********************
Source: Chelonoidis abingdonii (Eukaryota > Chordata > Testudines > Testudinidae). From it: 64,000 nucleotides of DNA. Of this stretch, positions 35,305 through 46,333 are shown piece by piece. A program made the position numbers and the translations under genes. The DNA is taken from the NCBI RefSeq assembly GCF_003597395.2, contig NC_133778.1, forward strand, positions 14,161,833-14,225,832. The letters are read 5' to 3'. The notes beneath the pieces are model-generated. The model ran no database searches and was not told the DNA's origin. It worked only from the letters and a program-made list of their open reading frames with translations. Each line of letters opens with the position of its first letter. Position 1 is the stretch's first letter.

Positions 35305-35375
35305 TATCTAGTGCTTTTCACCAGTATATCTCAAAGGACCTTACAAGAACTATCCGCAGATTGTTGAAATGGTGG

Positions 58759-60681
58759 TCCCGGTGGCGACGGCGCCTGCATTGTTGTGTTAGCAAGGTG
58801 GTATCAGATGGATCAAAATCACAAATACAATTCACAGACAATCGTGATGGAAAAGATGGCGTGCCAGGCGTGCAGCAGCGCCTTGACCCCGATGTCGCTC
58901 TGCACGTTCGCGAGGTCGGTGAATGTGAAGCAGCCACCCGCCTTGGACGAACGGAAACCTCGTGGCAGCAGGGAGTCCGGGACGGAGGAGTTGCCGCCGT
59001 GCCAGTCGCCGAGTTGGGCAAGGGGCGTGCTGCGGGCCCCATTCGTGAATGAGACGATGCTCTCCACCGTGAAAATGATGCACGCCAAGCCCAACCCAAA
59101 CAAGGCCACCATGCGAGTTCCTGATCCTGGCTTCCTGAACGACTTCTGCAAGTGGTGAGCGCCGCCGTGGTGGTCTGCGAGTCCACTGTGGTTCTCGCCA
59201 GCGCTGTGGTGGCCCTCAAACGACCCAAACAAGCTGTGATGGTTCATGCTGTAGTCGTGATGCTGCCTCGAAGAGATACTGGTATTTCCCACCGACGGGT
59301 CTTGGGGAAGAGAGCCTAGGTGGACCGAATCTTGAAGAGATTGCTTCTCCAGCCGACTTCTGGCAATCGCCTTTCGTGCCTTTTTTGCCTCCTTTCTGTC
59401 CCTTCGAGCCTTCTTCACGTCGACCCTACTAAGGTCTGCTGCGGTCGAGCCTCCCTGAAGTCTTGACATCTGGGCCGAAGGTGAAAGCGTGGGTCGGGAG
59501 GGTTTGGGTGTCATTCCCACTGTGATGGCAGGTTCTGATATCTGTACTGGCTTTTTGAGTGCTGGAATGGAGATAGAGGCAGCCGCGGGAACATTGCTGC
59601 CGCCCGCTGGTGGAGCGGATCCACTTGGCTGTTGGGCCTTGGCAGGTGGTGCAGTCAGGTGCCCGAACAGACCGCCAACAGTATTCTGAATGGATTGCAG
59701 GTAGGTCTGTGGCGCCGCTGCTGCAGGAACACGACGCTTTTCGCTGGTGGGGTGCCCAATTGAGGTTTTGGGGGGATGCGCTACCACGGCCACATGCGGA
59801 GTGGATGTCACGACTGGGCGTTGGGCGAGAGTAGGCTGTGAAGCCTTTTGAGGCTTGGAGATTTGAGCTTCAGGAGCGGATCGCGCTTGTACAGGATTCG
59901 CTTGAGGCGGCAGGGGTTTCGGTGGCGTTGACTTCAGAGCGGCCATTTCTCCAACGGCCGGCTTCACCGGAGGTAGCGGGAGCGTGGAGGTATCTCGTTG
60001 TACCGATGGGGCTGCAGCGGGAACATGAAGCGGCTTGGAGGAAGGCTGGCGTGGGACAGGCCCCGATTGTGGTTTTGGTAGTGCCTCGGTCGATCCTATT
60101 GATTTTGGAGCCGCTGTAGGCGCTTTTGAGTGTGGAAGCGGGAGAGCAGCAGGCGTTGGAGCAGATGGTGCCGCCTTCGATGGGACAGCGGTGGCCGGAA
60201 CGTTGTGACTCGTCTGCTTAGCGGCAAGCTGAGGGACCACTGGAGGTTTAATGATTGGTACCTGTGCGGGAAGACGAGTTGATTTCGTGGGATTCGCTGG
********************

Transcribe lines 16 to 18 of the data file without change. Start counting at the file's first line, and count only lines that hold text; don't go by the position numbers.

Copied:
59801 GTGGATGTCACGACTGGGCGTTGGGCGAGAGTAGGCTGTGAAGCCTTTTGAGGCTTGGAGATTTGAGCTTCAGGAGCGGATCGCGCTTGTACAGGATTCG
59901 CTTGAGGCGGCAGGGGTTTCGGTGGCGTTGACTTCAGAGCGGCCATTTCTCCAACGGCCGGCTTCACCGGAGGTAGCGGGAGCGTGGAGGTATCTCGTTG
60001 TACCGATGGGGCTGCAGCGGGAACATGAAGCGGCTTGGAGGAAGGCTGGCGTGGGACAGGCCCCGATTGTGGTTTTGGTAGTGCCTCGGTCGATCCTATT